Matthew Taylor, chairman of the Rural Coalition and a Liberal Democrat MP, fears swathes of the British countryside are becoming "part dormitory, part theme park and part retirement home", and the Government must offer new powers to rural communities to reverse that.
The coalition's report, The Rural Challenge, warns services are facing meltdown as public spending is cut, while housing will price out all but the wealthiest as rural wages continue to lag as much as 20 per cent behind the urban average.
The authors – who include the Campaign to Protect Rural England, the Local Government Association and the Royal Town Planning Institute – say if David Cameron is serious about his "Big Society" vision, through which more power could be devolved locally, then the Government should enable people living in rural areas to shape their own futures.
Mr Taylor said: "On its current course, with no change in policy and no commitment to action, much of the countryside is becoming part dormitory, part theme park and part retirement home. We need a fundamental change of approach at both national and local levels to give rural communities a more sustainable future.
"The rural coalition believes the Government's commitment to localism and the Big Society opens the door to those reforms but as yet there is a very real risk that in practice cuts will fall heaviest in rural communities which may lose services altogether.
"For 50 years or more, policy has undervalued the countryside and failed to meet the needs of rural communities. The result is starkly apparent – rural communities have become increasingly less sustainable and less self-sufficient."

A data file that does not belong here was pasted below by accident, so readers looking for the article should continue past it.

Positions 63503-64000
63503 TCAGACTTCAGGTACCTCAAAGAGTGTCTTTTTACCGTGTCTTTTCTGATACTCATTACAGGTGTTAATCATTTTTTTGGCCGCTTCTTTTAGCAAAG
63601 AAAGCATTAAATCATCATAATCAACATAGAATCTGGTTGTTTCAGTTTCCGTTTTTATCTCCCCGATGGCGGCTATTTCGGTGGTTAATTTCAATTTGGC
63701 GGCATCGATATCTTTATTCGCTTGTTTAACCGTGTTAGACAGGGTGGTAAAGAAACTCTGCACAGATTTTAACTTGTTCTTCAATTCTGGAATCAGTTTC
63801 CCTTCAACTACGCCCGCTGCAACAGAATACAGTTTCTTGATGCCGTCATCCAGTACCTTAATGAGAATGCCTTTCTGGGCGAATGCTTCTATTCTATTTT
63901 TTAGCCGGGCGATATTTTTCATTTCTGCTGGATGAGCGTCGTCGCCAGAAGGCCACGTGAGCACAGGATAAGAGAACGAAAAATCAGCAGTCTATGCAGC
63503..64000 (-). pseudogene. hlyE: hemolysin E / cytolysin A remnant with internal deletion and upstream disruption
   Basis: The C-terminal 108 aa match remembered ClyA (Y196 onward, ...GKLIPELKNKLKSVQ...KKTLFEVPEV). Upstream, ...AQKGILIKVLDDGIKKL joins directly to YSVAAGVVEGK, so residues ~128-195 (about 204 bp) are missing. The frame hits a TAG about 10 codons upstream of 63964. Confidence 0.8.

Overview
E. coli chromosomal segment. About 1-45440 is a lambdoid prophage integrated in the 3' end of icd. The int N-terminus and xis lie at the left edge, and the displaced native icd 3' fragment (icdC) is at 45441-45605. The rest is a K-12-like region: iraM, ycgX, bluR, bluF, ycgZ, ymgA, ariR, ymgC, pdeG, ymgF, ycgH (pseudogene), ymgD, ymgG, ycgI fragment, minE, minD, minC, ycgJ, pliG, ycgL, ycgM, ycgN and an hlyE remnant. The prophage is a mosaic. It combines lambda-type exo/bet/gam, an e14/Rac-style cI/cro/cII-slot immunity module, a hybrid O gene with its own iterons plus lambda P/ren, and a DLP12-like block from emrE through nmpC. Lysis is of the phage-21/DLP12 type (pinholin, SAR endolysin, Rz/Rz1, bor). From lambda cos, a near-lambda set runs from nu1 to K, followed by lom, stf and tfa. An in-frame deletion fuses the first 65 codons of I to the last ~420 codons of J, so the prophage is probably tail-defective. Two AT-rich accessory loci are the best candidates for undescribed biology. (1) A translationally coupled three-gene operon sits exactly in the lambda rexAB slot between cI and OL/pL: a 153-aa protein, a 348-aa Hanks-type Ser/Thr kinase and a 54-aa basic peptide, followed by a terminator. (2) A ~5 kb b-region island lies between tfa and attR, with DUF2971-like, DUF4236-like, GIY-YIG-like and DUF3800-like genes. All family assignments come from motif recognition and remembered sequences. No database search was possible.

The report sets out detailed propositions for tackling what is says are the five key challenges facing the countryside – meeting rural housing needs, building thriving economies, delivering good rural services, creating flourishing market towns and empowering local communities.
Key recommendations include empowering parish councils to initiate small community-led housing developments, giving planners more freedom over local development, and giving communities a share of the savings from spending cuts to enable community ownership of shops and services.
Andrew Bowles of the Local Government Association, said: "The proportion of affordable homes in rural areas is little more than half that in urban communities. If young families and low-income households are not able to access housing in villages, services like schools, buses and Post Offices become even less viable."
The report calls for a "radical transformation" of planning practice to give communities the lead in planning new neighbourhoods in market towns.
The Campaign to Protect Rural England's chief executive, Shaun Spiers, said: "The Rural Challenge calls for action now to ensure that our countryside continues to thrive into the future."
A Communities and Local Government department spokesman said the Government was committed to giving communities the power to protect villages, ensuring the countryside did not become a museum.